eBook Come Home epub

by Lisa Scottoline

eBook Come Home epub
  • ISBN: 1250023297
  • Author: Lisa Scottoline
  • Genre: Suspense
  • Subcategory: Thrillers & Suspense
  • Language: English
  • Publisher: St. Martin's Griffin; First edition (2013)
  • Pages: 400 pages
  • ePUB size: 1450 kb
  • FB2 size 1786 kb
  • Formats azw mbr lrf docx


Also by Lisa Scottoline. I can’t say i. t’s so awful. Abby sobbed, and Jill caught a distinct whiff of alcohol on her breath and came up to speed.

Also by Lisa Scottoline. Abby wasn’t injured, she’d been drinking. Jill hadn’t seen her in three years, and Abby had grown up; she’d be nineteen now.

I was a Lisa Scottoline fan for many years, reading the next book in the Benny Rosato series as soon as it came out. That series, and her stand-alones, were dependably entertaining, some more compelling than others, but an author I would always pick up for a fun read. But Scottoline didn't seem to know how to end the Rosato Law Firm series, pulling her main character into ever-weirder scenarios (the evil twin, the live burial).

I have enjoyed Lisa Scattoline's books for about four years now. I was glad when she branched out into family mysteries which showed her mettle as a writer. I had high expectations for Come Home but was bitterly disappointed. The main character Jill is too good to be believed. Doctor, detective, mother, ex-stepmother.

Come Home held me spellbound. LISA SCOTTOLINE is a New York Times bestselling and Edgar Award-winning author of twenty-three novels. Scottoline gets all the details right, and gives all the characters flesh and blood, breath and life. This is a novel that is as full of thrills as it is full of heart. She has 30 million copies of her books in print in the United States, and she has been published in thirty-five countries

A constant stream of people filled the sidewalks, heading home from work or bubbling up from the PATH station, like a people geyser. You have reached your destination, said her GPS.

A constant stream of people filled the sidewalks, heading home from work or bubbling up from the PATH station, like a people geyser parking space, slid into it, and cut the ignition. She’d never pretended to be anybody else before, and she wondered how William had done it, maintaining two identities at once. She retrieved the Phillies cap and popped it on. Oddly, it helped her play her part, like a costume for a role. Jill got out of the car and spotted Nina D’Orive across the street.

Lisa Scottoline is a New York Times bestselling and Edgar Award-winning author of eighteen novels. She has served as the president of the Mystery Writers of America and her recent novel Look Again has been optioned for a feature film. She is a weekly columnist for The Philadelphia Inquirer and her columns have been collected in two books and optioned for television. She has 25 million copies of her books in print in the United States, and she has been published in thirty countries.

Электронная книга "Come Home: A Novel", Lisa Scottoline

Электронная книга "Come Home: A Novel", Lisa Scottoline. Эту книгу можно прочитать в Google Play Книгах на компьютере, а также на устройствах Android и iOS. Выделяйте текст, добавляйте закладки и делайте заметки, скачав книгу "Come Home: A Novel" для чтения в офлайн-режиме.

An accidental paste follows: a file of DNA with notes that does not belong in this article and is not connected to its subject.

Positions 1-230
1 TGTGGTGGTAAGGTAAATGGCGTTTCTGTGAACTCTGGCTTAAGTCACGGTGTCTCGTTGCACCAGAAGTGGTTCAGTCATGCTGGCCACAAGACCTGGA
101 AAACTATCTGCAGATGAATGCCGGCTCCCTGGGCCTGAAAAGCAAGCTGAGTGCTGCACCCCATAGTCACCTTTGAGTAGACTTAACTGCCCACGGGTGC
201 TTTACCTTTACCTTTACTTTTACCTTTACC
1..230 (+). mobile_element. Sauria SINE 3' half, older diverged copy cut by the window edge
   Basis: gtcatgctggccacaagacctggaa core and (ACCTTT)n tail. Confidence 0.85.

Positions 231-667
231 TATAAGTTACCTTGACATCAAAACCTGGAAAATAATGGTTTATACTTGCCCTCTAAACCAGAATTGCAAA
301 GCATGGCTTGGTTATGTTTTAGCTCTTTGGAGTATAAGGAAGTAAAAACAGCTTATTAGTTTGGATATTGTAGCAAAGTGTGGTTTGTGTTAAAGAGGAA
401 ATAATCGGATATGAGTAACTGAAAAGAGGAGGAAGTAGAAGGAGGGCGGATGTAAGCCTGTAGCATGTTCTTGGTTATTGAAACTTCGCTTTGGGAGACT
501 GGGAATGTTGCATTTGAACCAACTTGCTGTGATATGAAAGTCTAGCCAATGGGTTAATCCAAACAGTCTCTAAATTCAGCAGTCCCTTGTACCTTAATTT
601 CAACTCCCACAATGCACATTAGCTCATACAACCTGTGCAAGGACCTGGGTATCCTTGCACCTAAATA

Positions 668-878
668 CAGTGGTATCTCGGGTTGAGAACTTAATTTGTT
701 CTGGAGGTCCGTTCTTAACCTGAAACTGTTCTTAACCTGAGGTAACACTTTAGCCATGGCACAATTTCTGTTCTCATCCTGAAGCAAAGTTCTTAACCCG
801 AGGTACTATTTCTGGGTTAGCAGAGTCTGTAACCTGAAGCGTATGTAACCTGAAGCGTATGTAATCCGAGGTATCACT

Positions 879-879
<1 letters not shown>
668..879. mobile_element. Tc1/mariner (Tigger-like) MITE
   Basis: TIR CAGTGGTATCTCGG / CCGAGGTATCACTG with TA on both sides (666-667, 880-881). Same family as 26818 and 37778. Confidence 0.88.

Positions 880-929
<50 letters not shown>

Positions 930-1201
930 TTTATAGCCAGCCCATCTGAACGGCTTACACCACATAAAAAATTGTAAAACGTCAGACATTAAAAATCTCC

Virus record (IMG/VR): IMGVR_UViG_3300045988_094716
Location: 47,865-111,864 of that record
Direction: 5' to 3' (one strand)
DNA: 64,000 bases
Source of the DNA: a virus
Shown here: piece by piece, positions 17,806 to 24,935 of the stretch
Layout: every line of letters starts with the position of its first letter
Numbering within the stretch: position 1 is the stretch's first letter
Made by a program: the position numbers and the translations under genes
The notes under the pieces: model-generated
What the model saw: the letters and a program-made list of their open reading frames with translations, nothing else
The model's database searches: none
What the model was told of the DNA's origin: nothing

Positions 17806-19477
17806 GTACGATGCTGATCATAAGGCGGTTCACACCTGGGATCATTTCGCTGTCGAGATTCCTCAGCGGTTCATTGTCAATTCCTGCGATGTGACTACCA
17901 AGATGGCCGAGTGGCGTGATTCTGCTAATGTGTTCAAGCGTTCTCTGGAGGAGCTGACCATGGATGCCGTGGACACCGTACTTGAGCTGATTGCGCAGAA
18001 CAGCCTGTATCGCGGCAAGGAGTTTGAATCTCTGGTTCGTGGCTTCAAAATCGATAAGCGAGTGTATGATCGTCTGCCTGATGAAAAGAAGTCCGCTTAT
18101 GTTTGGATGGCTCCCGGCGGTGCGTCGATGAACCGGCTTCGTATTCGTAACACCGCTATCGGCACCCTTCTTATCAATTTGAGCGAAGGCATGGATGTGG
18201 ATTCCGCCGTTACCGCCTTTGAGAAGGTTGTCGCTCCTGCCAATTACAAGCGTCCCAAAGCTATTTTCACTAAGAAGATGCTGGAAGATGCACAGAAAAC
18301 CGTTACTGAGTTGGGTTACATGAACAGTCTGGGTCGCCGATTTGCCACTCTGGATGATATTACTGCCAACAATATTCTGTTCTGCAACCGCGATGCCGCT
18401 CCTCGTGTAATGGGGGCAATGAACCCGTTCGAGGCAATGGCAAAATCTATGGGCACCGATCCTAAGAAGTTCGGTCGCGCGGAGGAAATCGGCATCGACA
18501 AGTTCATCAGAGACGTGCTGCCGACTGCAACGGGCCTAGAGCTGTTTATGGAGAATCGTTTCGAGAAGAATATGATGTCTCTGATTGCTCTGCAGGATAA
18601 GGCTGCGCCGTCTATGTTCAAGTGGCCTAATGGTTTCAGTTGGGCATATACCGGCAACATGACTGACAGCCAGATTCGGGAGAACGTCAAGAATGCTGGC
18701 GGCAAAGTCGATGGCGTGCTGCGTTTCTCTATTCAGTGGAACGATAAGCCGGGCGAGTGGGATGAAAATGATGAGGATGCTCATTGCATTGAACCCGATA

Other books by Lisa Scottoline at BookBrowse. Membership Advantages.

Lisa Scottoline is The New York Times bestselling author and Edgar award-winning author of 28 novels, including her latest work, Damaged. She also writes a weekly column with her daughter Francesca Serritella for the Philadelphia Inquirer titled Chick Wit which is a witty and fun take on life from a woman's perspective. Other books by Lisa Scottoline at BookBrowse. Beyond the Book" backstories. Find books by time period, setting & theme.

Lisa Scottoline has delivered taut thrillers with a powerful emotional wallop in her New York Times bestsellers Save Me, Think Twice, and Look Again. Now, with her new novel, Come Home, she ratchets up the suspense with the riveting story of a mother who sacrifices her future for a child from her past. Jill Farrow is a typical suburban mom who has finally gotten her and her daughter's lives back on track after a divorce. She is about to remarry, her job as a pediatrician fulfills her--though it is stressful--and her daughter, Megan, is a happily over-scheduled thirteen-year-old juggling.

Lisa Scottoline has delivered taut thrillers with a powerful emotional wallop in her New York Times bestsellers Save Me, Think Twice, and Look Again. Now, with her new novel, Come Home, she ratchets up the suspense with the riveting story of a mother who sacrifices her future for a child from her past.

Jill Farrow is a typical suburban mom who has finally gotten her and her daughter's lives back on track after a divorce. She is about to remarry, her job as a pediatrician fulfills her---though it is stressful---and her daughter, Megan, is a happily over-scheduled thirteen-year-old juggling homework and the swim team.

But Jill's life is turned upside down when her ex-stepdaughter, Abby, shows up on her doorstep late one night and delivers shocking news: Jill's ex-husband is dead. Abby insists that he was murdered and pleads with Jill to help find his killer. Jill reluctantly agrees to make a few inquiries and discovers that things don't add up. As she digs deeper, her actions threaten to rip apart her new family, destroy their hard-earned happiness, and even endanger her own life. Yet Jill can't turn her back on a child she loves and once called her own.

Come Home reads with the breakneck pacing of a thriller while also exploring the definition of motherhood, asking the questions: Do you ever stop being a mother? Can you ever have an ex-child? What are the limits to love of family?

Comments: (7)
Alsantrius
I have enjoyed Lisa Scattoline's books for about four years now. I was glad when she branched out into family mysteries which showed her mettle as a writer. I had high expectations for Come Home but was bitterly disappointed.
The main character Jill is too good to be believed. Doctor, detective, mother, ex-stepmother. She can solve crimes better than the FBI in one flying leap. She can drive faster than hired assassins. Lets make her into Superwoman.
Everything was unbelievable. The family dynamics were screwed up. Who chooses their step children which were written to be immature and obnoxious over their fiancé and daughter?
Who puts herself at risk all the time to help people who don't want her help. Her ex-husband was such an obnoxious womanizing creep she should have been glad he was dead and let it rest.
The only parts that held my interest were when she plied her skills as a doctor trying to save a very ill baby and the last third of the book.